Tips for teaching art to vision impaired students

Touch and feel

Vision impaired students rely more on other means of communication such as sounds and touch. Teachers and support staff should use objects to help the VI student develop their own artistic vocabulary based on description, experimentation and to help them overcome not being able to learn by sight.

  • Use materials with more tactile qualities: wood carvings, natural forms, scale models, sculptures, bubble wrap, fabrics, hessian, rope, string, and objects you may find at a scrap store such as plastic lids, offcuts or containers.
  • Use audio transcripts of what the student is about to feel to help them understand something they may never have seen or experienced.
  • Add scents and textures to dough for modelling.
  • Use different sizes of materials to experience scale.

Here are some ideas which give VI students a confined space to explore so they don’t lose their bearings:

  • Cardboard box activity – paint the inside black and hang luminous objects inside so they can be explored in a confined space.
  • Shoebox world of favourite, historical or sentimental objects.

Teaching strategies in the classroom

Sensory loss puts extra strain on the other senses so students may need to take more breaks, or require more time to process instructions. 

  • Magnification helps vision impaired students both in exploring and in creating. Think outside the box, making use of large LCD TVs or the student’s own CCTV or magnification device.
  • Some students may find it easier to use a portable drawing board called The Draftsman, which has been specially designed for blind and partially sighted users. It has a reliable base for making raised line diagrams and the plastic film can be clipped in so that it doesn't slip, and the sliding ruler makes drawing making horizontal lines easy and can be used with a set square to draw other angles more easily.
  • Good organisation will help – ensure the classroom is clutter-free and logically laid out, and use trays and storage boxes with tactile or Braille symbols to help students find their own materials.
  • Apply for adjustments via your exam officer (such as extra time) well in advance.
  • Even lighting and avoiding glare will help when exploring an object before drawing or painting.

Art media and access

Some suggestions from RNIB's advice on Art to adapt lessons for VI students:

Painting - many students with a vision impairment use paint very successfully. Some may prefer to use highly contrasting colours and may need assistance to mix colours. Or use a scented pen or crayon.

Sticky tape stencils - provide sticky tapes of differing widths. Let the children stick tape onto pieces of fabric and then show them how to apply colour using sponges or thick brushes. When fabric is touch dry, blot with kitchen roll, remove tapes and reveal stencilled patterns. Make sure there is sufficient contrast between fabric colour and paint for best results.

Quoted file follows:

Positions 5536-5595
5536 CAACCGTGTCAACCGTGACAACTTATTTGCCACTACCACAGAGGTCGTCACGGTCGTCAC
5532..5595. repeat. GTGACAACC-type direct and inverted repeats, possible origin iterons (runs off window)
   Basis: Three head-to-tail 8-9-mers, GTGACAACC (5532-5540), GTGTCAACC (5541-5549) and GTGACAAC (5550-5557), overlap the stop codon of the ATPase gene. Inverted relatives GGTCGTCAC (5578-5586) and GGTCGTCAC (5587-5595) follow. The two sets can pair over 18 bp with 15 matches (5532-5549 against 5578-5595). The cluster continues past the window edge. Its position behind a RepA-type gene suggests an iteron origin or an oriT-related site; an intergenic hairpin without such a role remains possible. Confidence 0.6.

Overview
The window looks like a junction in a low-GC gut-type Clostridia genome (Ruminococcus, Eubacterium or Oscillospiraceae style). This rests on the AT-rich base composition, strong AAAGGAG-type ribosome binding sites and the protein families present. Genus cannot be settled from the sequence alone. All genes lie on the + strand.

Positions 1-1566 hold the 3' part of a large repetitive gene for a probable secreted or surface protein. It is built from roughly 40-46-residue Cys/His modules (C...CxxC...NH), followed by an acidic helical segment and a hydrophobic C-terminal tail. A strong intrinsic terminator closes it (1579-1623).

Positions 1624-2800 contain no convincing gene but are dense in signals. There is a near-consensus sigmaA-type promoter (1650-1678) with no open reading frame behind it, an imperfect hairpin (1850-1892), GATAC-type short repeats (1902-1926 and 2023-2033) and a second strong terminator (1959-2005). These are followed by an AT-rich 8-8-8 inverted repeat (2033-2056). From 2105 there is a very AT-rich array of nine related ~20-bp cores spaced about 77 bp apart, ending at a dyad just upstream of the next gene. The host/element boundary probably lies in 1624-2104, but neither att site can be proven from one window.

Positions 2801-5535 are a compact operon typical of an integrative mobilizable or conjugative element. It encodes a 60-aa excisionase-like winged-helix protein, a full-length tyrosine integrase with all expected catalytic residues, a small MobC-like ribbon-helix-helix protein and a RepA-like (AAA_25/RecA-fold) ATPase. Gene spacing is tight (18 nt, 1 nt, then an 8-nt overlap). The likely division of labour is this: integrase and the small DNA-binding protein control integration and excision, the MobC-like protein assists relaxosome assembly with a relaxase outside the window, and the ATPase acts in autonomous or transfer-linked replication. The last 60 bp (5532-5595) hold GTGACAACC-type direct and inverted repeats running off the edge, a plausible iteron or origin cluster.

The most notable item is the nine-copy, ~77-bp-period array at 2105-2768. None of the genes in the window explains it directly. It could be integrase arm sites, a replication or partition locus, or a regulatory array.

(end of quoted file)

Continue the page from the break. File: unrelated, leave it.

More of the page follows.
Photographyautomatic-focusing cameras help simplify the process. Viewing and editing digital images should be done on a large computer screen, and the magnification tools built in to tablet computers can be helpful.

Pottery - clay can be used for observations, models, designing and planning, utensil-making and abstract expressive form. Try using different methods of decorating clay to produce texture.  

Print making - techniques which use a raised printing block are most useful, for example wood, lino or potato prints, string on card and card on card. Designs can be worked straight onto the block. Problems may occur for a blind or partially sighted student when making a "positive block" by cutting away negative areas. Try alternative techniques where a positive surface is built up with material such as card, paper or string. These can then be pressed onto a slab of clay to make a positive raised picture. String printing is another useful technique using a variety of yarns with different qualities, such as thick garden string, rope and chunky wool.

Sculpture - explore shape by removing sections (carving). That might involve:

  • wood and surform/rasp/glasspaper
  • large straws made from newspaper
  • “dip and drape” plaster-impregnated gauze.

A sculpture created within a hand span allows a VI student to comprehend the proportions better than an object that requires arm movements, where one part can be very difficult to relate to another.

Textiles - for weaving, embroidery and dyeing, use brightly coloured fabrics and textured materials such as plastic twine, wire, string and different types of wool.

Tactile collage - use a wide range of tactile 2D materials.  

Assistive technology

Specific art apps

Large TV screens and interactive whiteboards can help make presentations more accessible, but screen-sharing technologies or apps can be even better. They enable teachers to share content directly to the student’s screen, and for the student to respond.

  • DisplayNote
  • ABTutor
  • Reflector 2
  • Mobile devices make it easy to magnify images using pinch-to-zoom.
  • Tilt Brush is a virtual reality tool which puts the user directly into a 3D environment they can paint inside.

See 'General tips for teaching vision impaired students' for introductory information including lighting, emotional support, formatting documents, assistive technology, techniques such as hand-over-hand guiding and further sources of information.